On our way to Kruger 2018, somewhere around Sabie, one of the CV joints started making a noise. Hey, I know you can go a long way with a buggered CV but the noise was driving me nuts.
So the first chance we got, we headed on down through the park, aiming to get out the gate and go to Mbombela (aka Nelspruit) after 10 when there’s not much moving anyway. Which is what we did, spotting hyena and lions and the normal fauna along the way.
Got to the U Joint and CV Joint Centre somewhere after 11. “Can you quickly replace the CV joint on that there red Microbus?” asks I. “That’s a four hour job” sez they.
After taking into account that I would have to drive back to Kruger and up through Kruger to get to the Lower Sabie rest camp by 18:30 when the gates close, this was pushing it just a little too fine. So I asked where to find the Goldwagen (down Loco Street which becomes Waterfall Avenue which becomes Weir Street and there you are), bought a new CV joint and the correct 12-point triple square spanner, did some shopping at the Spar just down the road, and headed back, refilling our gas bottle along the way (at the gas place on the corner of Peter Graham and Tom Lawrence, White River — recommended).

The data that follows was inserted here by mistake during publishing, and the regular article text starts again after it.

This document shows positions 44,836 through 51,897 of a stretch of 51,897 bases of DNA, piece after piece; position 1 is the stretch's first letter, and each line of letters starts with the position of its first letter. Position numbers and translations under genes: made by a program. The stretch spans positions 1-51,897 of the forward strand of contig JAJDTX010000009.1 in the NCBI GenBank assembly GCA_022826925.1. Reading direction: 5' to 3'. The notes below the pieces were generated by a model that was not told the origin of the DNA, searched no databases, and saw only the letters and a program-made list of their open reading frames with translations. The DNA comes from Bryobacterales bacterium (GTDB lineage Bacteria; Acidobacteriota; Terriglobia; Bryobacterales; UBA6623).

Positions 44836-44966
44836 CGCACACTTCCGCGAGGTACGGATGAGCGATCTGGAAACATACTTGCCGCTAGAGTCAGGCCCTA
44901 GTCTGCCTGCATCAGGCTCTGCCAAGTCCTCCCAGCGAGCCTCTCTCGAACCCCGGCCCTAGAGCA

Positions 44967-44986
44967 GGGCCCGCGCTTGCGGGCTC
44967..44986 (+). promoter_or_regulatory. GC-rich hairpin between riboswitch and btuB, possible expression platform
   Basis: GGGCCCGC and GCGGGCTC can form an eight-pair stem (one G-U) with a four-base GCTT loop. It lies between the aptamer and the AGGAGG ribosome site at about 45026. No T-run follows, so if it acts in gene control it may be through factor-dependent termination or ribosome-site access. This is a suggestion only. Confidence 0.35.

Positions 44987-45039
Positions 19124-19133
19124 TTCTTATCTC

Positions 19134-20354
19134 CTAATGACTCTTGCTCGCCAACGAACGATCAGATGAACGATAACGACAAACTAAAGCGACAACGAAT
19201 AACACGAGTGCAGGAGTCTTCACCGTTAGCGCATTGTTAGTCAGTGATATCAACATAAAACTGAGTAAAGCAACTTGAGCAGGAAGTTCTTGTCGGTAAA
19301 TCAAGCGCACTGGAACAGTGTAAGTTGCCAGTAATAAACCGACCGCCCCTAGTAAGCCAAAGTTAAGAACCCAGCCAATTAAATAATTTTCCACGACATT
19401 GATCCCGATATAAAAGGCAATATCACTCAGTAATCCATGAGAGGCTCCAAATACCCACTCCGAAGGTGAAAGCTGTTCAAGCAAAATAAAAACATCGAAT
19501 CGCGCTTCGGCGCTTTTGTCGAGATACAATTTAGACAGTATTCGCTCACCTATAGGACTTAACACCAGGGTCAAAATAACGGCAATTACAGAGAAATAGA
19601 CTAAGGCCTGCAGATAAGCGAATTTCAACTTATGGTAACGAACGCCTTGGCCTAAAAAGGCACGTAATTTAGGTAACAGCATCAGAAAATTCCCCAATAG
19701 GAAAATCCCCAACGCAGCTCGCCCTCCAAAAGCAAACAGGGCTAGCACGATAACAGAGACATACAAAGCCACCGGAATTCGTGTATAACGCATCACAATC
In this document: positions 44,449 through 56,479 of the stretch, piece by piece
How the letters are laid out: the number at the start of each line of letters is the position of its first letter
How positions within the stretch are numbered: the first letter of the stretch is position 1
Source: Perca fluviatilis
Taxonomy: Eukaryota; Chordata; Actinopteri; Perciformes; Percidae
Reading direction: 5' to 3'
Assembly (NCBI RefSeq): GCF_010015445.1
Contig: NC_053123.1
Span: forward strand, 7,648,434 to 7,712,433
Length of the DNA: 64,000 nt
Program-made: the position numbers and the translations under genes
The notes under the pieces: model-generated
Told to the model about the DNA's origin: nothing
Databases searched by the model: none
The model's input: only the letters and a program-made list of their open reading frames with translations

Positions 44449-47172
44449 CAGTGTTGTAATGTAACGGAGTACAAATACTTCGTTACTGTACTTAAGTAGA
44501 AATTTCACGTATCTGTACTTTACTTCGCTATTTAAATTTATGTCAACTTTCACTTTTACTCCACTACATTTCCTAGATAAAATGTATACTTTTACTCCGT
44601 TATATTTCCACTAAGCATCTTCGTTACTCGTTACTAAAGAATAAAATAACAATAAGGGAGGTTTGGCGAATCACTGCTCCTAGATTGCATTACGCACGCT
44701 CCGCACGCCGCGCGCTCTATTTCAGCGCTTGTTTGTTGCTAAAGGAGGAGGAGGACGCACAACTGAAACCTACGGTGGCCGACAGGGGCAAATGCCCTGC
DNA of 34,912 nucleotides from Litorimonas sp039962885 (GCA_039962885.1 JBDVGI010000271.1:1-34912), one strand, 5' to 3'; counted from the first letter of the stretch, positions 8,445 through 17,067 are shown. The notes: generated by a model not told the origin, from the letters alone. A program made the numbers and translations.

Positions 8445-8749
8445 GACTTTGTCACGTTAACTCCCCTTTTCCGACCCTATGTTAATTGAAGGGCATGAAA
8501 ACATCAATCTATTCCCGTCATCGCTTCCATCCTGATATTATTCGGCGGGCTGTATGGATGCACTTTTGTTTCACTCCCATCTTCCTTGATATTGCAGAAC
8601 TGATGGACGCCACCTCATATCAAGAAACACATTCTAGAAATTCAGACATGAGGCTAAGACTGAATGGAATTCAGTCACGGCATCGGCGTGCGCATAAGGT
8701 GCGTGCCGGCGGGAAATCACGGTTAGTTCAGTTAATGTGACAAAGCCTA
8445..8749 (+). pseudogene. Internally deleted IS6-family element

After some more sight-seeing we were back in Lower Sable at 14:00 (which means that if the job had taken four hours we could maybe have been back in time, but that’s the kind of margins I don’t like gambling with — there would have been much more traffic in the afternoon for example).
I sat around a bit waiting for the exhaust pipe to cool down (I had changed the right-hand side CVs back before I had the back op, so I knew what needed to be done, but the left-hand side ones are somewhat more tricky because the exhaust pipe is in the way) so I guess I started 14:30 at the earliest.
Jack up the wheel, get under the car, rotate the wheel until you have a bolt at 6 o’clock, get out from under the car, jack down the wheel, get under the car, undo the bolt at 6 o’clock and at least one bolt on the inside, get out from under the car, jack up the wheel, rotate 1/6 of a turn, jack down the wheel, undo two bolts, repeat, repeat, repeat.
Inside CV joint. Looks like it ran a bit dry.
Of course getting the CV joint off the half shaft without a circlip spanner involved language reminiscent of Russian Mat.